supporting OpenGL.
Programming Languages
Course: “OpenGL 2.0” by Randi J. Rost (3Dlabs), Bill Licea-Kane (ATI
Research), and Evan Hart (ATI Research)
This course
ts in the next
release of
planned for
two years
• Improved vertex processing
from now.
(transformations, shading, texture
coordinates, lighting)
• Streamlined data retrieval and storage
(unpacking and packing)
• New fragment processing (pixel shading, fog
effects, texture application)
• Expanded set of data structures to improve
shading, texturing, and storing graphical data.
Artificial Intelligence
Research Paper: “Integrated Learning for Interactive Synthetic
Characters” by Bruce Blumberg, Marc Downie, Yuri Ivanov, Matt
Berlin, Michael Patrick Johnson, and Bill Tomlinson – MIT Media Lab
• To ensure that interactive synthetic
characters (e.g., game NPCs) are
compelling over time, these researchers
are attempting to get them to “learn”
from experience.
• Virtual dog training is used to test this
technique, with the trainer interacting
with an animated puppy via a
microphone (for whistles and uttered
keywords) and a gamepad controlling
two virtual hands (the left holding a
clicker, the right for luring and for headpetting rewards)
Artificial Intelligence
Technical Sketch: “’Low Level’ Intelligence for ‘Low Level’ Character
Animation” by Damian Isla and Bruce Blumberg – MIT Media Lab
• In this research, “low level”
intelligence is modeled in an
animated character via object
persistence, in which a character
can “deduce” where a tracked
object is, even when the object is
no longer in sight.
• “Low level” character animation
involves subtle, emotion-based
reactions, such as eye motion,
gaze control, and facial expression.
Computer Gaming
Educators Program: “Game Development, Design and Analysis
Curriculum” with Jason Della Rocca (IGDA), Robin Hunicke
(Northwestern University), Warren Spector (ION Storm), and Eric
Zimmerman (gameLab)
The International Game Developers Association’s Education Committee is
developing a framework for a curriculum in game development, design, and
Game Criticism, Analysis & History
Technical Skills,
Interactive Storytelling,
• Theoretical and practical analysis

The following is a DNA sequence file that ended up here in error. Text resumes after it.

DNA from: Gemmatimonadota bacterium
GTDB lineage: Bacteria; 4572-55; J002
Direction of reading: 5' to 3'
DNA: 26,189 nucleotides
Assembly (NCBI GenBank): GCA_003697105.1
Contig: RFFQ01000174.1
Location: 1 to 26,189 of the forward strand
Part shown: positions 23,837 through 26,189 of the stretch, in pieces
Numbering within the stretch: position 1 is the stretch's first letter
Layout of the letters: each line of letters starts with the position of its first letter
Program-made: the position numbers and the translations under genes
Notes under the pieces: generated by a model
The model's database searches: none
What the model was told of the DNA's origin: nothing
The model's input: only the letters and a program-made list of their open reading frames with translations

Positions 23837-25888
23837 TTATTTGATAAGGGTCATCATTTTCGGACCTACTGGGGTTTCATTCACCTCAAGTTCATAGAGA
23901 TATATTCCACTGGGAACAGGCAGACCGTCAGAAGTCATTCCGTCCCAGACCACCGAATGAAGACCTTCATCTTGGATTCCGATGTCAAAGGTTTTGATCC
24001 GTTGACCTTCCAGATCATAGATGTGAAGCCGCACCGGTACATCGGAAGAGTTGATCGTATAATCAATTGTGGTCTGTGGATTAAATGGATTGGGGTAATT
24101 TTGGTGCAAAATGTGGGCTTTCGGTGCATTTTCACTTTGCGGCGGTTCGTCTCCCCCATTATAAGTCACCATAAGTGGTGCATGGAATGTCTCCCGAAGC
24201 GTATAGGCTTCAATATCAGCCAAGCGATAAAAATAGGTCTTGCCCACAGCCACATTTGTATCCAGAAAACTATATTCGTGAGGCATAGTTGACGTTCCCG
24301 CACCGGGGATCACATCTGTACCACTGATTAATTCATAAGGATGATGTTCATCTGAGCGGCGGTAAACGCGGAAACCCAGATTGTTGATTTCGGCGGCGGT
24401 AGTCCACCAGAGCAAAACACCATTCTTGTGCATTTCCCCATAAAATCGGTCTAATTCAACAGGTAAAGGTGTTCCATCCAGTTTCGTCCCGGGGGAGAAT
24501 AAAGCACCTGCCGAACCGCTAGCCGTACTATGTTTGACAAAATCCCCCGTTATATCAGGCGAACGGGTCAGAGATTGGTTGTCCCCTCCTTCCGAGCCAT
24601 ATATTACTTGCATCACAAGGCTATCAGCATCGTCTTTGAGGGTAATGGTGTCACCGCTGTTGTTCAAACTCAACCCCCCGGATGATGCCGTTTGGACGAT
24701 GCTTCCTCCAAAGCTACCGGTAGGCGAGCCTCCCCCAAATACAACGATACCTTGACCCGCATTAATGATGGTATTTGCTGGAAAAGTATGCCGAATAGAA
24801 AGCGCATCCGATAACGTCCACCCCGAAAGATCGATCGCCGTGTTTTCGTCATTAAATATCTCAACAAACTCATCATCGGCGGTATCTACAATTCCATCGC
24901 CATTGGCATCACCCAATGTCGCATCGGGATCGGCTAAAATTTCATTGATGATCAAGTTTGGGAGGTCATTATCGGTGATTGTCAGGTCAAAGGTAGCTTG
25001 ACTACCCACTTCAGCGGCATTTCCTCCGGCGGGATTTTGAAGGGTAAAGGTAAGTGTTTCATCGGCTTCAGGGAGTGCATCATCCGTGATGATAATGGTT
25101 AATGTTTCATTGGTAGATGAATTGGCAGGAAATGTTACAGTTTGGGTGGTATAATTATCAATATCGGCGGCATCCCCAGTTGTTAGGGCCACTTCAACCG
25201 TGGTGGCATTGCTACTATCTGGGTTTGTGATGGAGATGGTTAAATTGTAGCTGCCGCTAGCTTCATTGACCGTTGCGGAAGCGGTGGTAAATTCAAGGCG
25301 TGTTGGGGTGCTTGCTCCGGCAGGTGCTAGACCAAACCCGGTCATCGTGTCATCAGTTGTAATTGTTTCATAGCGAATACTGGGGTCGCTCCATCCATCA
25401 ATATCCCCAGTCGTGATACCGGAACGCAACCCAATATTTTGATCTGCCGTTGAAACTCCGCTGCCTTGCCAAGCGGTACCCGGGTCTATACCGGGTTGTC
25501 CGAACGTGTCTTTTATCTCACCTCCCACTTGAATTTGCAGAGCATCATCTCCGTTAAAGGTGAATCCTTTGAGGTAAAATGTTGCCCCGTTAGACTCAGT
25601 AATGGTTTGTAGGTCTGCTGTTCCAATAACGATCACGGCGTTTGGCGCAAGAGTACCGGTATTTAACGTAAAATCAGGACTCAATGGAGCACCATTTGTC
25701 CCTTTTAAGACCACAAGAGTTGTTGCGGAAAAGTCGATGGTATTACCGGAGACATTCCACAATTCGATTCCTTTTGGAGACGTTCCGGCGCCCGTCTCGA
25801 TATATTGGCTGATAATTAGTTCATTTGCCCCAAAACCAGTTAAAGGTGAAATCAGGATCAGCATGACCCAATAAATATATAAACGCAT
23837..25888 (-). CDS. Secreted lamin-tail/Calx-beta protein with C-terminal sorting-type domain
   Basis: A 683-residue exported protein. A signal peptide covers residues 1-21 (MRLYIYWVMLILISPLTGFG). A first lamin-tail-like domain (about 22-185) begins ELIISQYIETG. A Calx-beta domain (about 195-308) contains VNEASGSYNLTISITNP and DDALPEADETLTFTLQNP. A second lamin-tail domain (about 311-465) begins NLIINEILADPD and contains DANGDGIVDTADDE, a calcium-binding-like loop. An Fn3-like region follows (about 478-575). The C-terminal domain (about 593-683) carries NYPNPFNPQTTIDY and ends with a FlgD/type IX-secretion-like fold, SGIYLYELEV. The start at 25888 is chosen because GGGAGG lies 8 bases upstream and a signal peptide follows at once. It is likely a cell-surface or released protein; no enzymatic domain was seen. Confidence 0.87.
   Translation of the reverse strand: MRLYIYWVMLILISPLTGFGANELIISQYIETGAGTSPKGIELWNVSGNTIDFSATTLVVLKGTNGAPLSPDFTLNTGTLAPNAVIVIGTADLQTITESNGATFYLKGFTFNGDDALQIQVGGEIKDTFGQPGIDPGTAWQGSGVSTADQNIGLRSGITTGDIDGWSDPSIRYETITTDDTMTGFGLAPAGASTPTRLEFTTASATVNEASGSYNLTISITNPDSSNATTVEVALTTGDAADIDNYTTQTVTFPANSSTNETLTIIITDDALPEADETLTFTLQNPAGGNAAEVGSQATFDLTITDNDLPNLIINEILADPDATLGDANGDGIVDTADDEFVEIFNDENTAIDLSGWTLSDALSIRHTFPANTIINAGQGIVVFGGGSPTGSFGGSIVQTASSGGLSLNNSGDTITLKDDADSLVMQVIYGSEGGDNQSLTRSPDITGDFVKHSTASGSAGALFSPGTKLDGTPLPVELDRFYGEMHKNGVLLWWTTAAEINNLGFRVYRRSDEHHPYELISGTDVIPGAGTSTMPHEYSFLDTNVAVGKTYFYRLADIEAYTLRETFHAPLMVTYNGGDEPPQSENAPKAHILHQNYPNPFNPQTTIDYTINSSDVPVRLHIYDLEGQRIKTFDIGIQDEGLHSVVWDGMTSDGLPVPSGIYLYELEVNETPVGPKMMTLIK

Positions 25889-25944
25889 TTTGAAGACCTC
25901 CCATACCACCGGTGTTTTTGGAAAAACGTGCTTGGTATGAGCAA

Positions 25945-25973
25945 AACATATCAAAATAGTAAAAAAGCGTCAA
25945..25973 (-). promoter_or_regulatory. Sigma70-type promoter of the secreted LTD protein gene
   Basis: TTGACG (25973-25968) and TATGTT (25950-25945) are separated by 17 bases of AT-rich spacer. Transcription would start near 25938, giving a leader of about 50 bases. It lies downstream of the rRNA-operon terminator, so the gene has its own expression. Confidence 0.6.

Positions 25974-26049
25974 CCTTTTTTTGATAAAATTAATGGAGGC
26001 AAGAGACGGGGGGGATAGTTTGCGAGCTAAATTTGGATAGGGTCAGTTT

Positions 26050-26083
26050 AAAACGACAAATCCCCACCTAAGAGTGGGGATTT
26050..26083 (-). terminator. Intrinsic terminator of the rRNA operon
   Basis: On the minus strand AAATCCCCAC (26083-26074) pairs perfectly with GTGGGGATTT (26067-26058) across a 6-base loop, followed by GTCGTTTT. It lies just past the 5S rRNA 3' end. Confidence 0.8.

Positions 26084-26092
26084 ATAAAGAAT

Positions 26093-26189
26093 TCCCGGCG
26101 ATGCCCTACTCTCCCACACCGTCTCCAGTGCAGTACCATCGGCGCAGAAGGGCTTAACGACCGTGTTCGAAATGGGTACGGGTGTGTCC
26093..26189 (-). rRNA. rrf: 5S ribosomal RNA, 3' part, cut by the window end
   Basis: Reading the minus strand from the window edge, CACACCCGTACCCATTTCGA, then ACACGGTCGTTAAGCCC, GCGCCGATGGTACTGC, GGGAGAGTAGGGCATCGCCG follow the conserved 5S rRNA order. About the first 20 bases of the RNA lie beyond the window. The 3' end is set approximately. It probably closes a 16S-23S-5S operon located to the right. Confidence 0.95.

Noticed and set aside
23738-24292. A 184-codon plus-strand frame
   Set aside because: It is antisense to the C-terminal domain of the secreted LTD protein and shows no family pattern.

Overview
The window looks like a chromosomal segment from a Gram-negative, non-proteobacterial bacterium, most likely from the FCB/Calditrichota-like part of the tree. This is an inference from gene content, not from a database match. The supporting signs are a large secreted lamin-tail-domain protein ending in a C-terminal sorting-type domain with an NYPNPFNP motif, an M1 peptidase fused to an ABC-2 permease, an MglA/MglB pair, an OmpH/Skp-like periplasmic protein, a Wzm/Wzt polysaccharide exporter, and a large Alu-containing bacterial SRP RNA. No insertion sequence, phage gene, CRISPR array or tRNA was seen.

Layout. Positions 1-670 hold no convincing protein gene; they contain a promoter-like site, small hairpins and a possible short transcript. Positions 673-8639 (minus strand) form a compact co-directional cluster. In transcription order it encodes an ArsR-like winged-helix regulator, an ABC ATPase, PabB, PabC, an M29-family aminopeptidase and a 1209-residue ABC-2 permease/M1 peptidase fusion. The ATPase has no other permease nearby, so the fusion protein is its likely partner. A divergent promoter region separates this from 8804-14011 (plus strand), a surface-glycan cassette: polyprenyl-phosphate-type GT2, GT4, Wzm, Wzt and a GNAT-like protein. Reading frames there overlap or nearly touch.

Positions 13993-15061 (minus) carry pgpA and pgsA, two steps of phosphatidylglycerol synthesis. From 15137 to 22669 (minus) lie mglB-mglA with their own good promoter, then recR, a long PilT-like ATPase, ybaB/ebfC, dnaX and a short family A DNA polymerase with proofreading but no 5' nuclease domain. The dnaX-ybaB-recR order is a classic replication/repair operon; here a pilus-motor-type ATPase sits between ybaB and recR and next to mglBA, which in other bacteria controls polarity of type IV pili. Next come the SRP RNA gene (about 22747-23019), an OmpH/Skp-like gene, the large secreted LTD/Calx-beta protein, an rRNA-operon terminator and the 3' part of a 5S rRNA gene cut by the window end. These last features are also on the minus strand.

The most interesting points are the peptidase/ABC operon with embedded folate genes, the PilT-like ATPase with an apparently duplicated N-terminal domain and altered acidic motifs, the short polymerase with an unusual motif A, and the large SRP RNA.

of electronic and non-electronic
games from a Humanities point of
Games & Society
• Ways of understanding games,
drawn primarily from the Social
Game Systems & Game Design
• Conceptual and practical
concerns that offer a designcentric look at how games create
experiences for players.
Programming & Algorithms
• Aspects of traditional
Computer Science, modified
as necessary to address the
technical aspects of gaming.
Visual Design
• The many aspects of
creating the visual
components of games.
Audio Design
• Creating game sound
Writing & Scripting
• Traditional storytelling as
well as the challenges of
interactive narrative.
The Business of Gaming
• Economic, legal and policy
aspects of games.
People & Process
Management in Game
• Practical challenges of
managing game
Computer Gaming
Special Session: “The Fate of Play: Game Industry Revolutionaries
Speak Out”
Raph Koster
Sony Online
Head Designer:
Star Wars Galaxies
Lorne Lanning
Oddworld Inhabitants
Creator: Oddworld:
Munch’s Oddyssee
Scott Miller
3D Realms
Duke Nukem
Warren Spector
ION Storm Austin
Studio Director:
Deus Ex
Will Wright
The Sims
The Consensus:
• Games are experiencing the same problem as the movies: too much
emphasis upon fancy graphics, not enough on content!
• Gaming is an interactive medium with new, preferably user-created,
content; developers shouldn’t overemphasize storytelling, but should provide
character development opportunities!
Virtual Reality
Technical Sketch: “MasterMotion: Full Body Wireless Virtual Reality for Tai
Chi” by Philo Tan Chua, Rebecca Crivella, Bo Daly, Ning Hu, Russ Schaaf,
David Ventura, Todd Camill, Jessica Hodgins, and Randy Pausch – Carnegie
Mellon University
• Full-body optical motion capture,
wireless audio/video broadcast,
belt-worn electronics, and
lightweight head-mounted displays
are combined to provide a widearea untethered virtual
• A Tai Chi training application has
been developed, with on-line
feedback and correction provided
to students, whose movements are
compared to those of the teacher.
Computer Animation Festival
“Carl & Ray”
Tippett Studio
“Passing Moments”
Ringling School Of Art &
“It’s Not The End
Of The World”
Duran Duboi
“Panic Room”
BUF Compagnie
Episode 2”
Ringling School Of Art &
The SIGGRAPH Student Volunteers Program provides full access to programs
and events seen by conference attendees, sneak peaks at conference events,
special opportunities at the SIGGRAPH 2003 Career Center, and admission to all
programs, receptions, and many special programs.
This is available to high school, undergraduate, and graduate students who are
enrolled full time for at least one semester during the 2002-2003 school year.
Students can apply to work either 20 or 35 hours during the conference.
Volunteers from outside the San Diego area willing to work at least 35 hours can
also receive complimentary housing in San Diego for the week. In addition, all
applicants are eligible to apply for the Travel Grant program, which offers
monetary assistance to accepted Student Volunteers to offset the costs of travel to
and from the conference.
On-line application submissions (at begin in early
November, with a final submission deadline of February 26, 2003.